Also while the vegetables were cooking, I took out our little pint of gem-colored tomatoes, another one of my favorites when the season is right. And though February is surely not the prime-time of tomatoes in New Jersey, I couldn't resist their perfect shapes and colors: traditional red, deep purple, lemon yellow, orange orange orange, and a paler more subdued yellow, something like sand or summer corn.

For the tomatoes we decided to do a simple tomato salad (with the coveted watermelon radishes, a rare variety we have yet to discover outside of restaurants or Whole Earth Center): halve the tomatoes, yes even the smallest ones, put them in a bowl with a sprinkle of salt (to help remove excess liquid), drain the bowl after a few minutes, toss in chopped radish, olive oil, balsamic vinegar, salt and pepper to taste, and if you're me, a pinch of oregano. Voilá. 

This is a pretty simple and quick dinner preparation, and if you time it just about right, or have a cute cooking partner to assist you, you can probably have all components ready at just about the same time. I think our rice was ready slightly before everything else, but who cares, we're in love. BAM.

the finished plate of color, color, color. 


coromandel in norwalk, ct


Our personal endeavor at mastering a curry dish left me satisfied, but there is not much that compares to the authentic flavors of the real-deal. In a quick weekend jaunt up to Connecticut to celebrate my older sister's birthday (surprise!), the restaurant of choice was a quick, scenic drive from their home in Ridgefield (a town that boasts Bruce and Demi's former residence, and one look at the surrounding mansions will make you understand why) up to South Norwalk, an equally quaint space of shops and dining spots, all with that particular New England feel and that February bite in the winter air.

We arrived at Coromandel, the space instantly warm and inviting upon opening the front door, a soft rush of spices floating through the air, the rich, earthy-colored decor contrasted with the clean white lines of the tables, all standing ready to be covered inch-by-inch in delicious food.

Our waiter very aptly explained, for those who were perhaps trying Indian food for the first time, which my grandmother, at 80 years old, was, that Indian food is often not what you expect from the description you are given on the menu. You might think you know what you are getting, but the flavors and textures and appearances are usually quite surprising. (Most Indian places have a slew of vegetarian options, from appetizers, warm breads, and entrées.)

We began this celebratory meal with a shared plate of samosas, a traditional Indian street food that is typically vegetarian-based: a small pocket of mashed potatoes, peas, and spices, all surrounded in a soft-and-crispy shell. Holy YUM. Some samosas, depending on the restaurant and chef, can vary in terms of spiciness, but this particular variety was rather mild, the curry providing only a delicate flavor rather than an overwhelming heat.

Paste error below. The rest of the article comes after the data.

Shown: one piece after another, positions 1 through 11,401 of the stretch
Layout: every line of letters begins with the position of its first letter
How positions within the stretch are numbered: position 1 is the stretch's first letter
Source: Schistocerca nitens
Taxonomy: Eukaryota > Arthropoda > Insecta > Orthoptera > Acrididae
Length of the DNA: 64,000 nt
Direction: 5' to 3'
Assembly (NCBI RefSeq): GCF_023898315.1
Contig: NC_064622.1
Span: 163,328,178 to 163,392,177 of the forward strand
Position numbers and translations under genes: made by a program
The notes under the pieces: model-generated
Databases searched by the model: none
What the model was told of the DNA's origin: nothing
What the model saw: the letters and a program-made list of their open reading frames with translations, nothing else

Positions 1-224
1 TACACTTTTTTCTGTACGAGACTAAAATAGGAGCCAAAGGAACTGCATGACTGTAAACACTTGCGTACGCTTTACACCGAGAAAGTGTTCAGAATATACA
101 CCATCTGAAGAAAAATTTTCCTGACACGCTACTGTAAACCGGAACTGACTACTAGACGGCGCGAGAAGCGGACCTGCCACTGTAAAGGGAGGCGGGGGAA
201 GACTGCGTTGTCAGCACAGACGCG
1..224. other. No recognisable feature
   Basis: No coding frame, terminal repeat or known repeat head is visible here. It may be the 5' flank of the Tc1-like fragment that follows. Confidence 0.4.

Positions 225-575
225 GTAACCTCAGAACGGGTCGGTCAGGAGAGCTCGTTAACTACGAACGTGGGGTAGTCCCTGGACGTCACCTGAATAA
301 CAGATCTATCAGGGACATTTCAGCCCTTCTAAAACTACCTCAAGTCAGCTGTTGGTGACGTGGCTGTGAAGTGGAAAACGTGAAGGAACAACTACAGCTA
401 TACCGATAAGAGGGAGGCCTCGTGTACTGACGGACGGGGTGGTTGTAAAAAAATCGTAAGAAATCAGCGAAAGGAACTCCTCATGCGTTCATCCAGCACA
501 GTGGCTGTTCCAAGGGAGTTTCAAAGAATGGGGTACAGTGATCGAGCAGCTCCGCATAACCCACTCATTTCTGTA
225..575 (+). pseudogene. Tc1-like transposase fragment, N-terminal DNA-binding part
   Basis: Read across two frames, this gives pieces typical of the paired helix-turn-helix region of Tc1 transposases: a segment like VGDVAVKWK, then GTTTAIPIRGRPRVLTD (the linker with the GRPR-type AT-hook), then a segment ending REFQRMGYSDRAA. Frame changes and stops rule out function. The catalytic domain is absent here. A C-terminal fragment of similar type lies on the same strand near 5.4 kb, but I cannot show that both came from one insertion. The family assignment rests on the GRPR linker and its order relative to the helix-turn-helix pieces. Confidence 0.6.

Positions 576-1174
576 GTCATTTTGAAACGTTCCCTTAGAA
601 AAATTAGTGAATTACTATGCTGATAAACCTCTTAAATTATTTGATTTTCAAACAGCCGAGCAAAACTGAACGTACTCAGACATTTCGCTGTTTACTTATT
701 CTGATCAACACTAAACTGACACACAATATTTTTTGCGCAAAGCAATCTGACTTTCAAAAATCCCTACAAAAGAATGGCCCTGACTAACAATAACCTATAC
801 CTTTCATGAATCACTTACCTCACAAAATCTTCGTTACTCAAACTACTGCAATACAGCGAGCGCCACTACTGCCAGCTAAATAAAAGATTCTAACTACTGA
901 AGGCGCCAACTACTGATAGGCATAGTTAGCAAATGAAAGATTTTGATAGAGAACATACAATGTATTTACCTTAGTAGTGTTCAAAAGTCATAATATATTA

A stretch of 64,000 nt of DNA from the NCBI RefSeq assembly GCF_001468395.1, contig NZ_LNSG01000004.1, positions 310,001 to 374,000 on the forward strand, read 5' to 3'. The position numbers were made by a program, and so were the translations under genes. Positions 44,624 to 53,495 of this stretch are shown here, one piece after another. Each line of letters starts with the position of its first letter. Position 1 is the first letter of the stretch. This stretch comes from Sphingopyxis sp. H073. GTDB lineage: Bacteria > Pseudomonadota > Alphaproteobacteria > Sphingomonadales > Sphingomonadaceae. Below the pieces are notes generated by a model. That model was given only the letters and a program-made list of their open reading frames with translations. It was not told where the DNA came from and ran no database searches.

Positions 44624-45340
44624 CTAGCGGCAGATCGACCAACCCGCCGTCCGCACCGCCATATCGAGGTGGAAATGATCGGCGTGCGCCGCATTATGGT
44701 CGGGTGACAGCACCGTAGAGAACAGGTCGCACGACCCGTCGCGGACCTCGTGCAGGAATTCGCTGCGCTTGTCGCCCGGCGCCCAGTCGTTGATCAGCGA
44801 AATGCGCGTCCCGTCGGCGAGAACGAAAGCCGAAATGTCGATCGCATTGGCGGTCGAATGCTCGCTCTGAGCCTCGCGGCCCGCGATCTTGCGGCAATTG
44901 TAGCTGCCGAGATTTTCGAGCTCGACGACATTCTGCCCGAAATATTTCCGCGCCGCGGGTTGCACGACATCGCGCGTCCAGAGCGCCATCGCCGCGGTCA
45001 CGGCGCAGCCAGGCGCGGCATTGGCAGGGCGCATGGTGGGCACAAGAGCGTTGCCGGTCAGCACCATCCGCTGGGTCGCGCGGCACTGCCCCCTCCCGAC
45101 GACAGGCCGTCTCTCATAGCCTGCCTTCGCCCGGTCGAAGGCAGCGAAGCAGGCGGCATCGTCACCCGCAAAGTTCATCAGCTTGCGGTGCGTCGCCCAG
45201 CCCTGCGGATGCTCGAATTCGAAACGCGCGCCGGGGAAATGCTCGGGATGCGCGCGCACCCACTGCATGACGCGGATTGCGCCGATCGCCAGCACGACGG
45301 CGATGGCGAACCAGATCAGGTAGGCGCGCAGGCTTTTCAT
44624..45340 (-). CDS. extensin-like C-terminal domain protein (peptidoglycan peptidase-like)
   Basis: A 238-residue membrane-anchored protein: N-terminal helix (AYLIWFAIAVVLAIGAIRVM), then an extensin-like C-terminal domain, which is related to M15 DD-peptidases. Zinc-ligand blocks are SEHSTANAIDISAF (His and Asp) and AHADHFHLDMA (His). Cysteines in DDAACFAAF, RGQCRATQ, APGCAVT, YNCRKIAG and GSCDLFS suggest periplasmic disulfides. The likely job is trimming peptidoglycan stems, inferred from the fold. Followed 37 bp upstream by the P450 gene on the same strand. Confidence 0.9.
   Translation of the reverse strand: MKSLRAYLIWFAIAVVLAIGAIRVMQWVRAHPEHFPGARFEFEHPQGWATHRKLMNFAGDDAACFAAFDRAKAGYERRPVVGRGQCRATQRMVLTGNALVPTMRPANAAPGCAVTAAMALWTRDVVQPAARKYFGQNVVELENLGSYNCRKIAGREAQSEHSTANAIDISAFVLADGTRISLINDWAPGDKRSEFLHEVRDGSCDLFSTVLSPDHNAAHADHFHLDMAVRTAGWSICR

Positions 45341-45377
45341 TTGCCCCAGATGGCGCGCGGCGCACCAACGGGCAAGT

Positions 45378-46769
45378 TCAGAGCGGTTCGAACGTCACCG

Paired with a variety of small, simple salads, and a centerpiece of puffed saffron rice sprinkled with cinnamon, these pocket pastries were my favorite of the evening.

With the appetizers, our waiter also brought my mulligtawny soup, a dish I was very eager to try. Traditionally made with a chicken or lamb base, this was a soup I was not able to taste at any other restaurants as a vegetarian. However, since there are several variations of this tumeric-coconut soup (the name literally meaning "pepper water"), at Coromandel I was delighted to find a vegetable-based version of this meal-starter. Called a lentil and vegetable mulligtawny, again, this bright chartreuse bowl was not what I expected, as our waiter so accurately explained. A subtle sweetness, a kick of citrus and cilantro, and savory, hearty bites of rice, I have discovered a new favorite food in my life, that is for damn certain.

As the plates began to fill our table, now seeming smaller than when we first sat down together, we were also presented with several baskets of bread (speaking my language, I SEE): the first, a thin, crisp cracker-like bread called papadam, most often served with several chutney dipping sauces, all varying in levels of heat from sweet mango, cool mint, and spicy tomato.

Of course, no Indian meal would be deemed complete until it is accompanied with naan, a traditional Asian flatbread much shaped and textured like a pita, and available with a diverse range of both fillings and toppings. Our table voted in a basket of plain, equally good in its own rite, and garlic, which won my devotion immediately.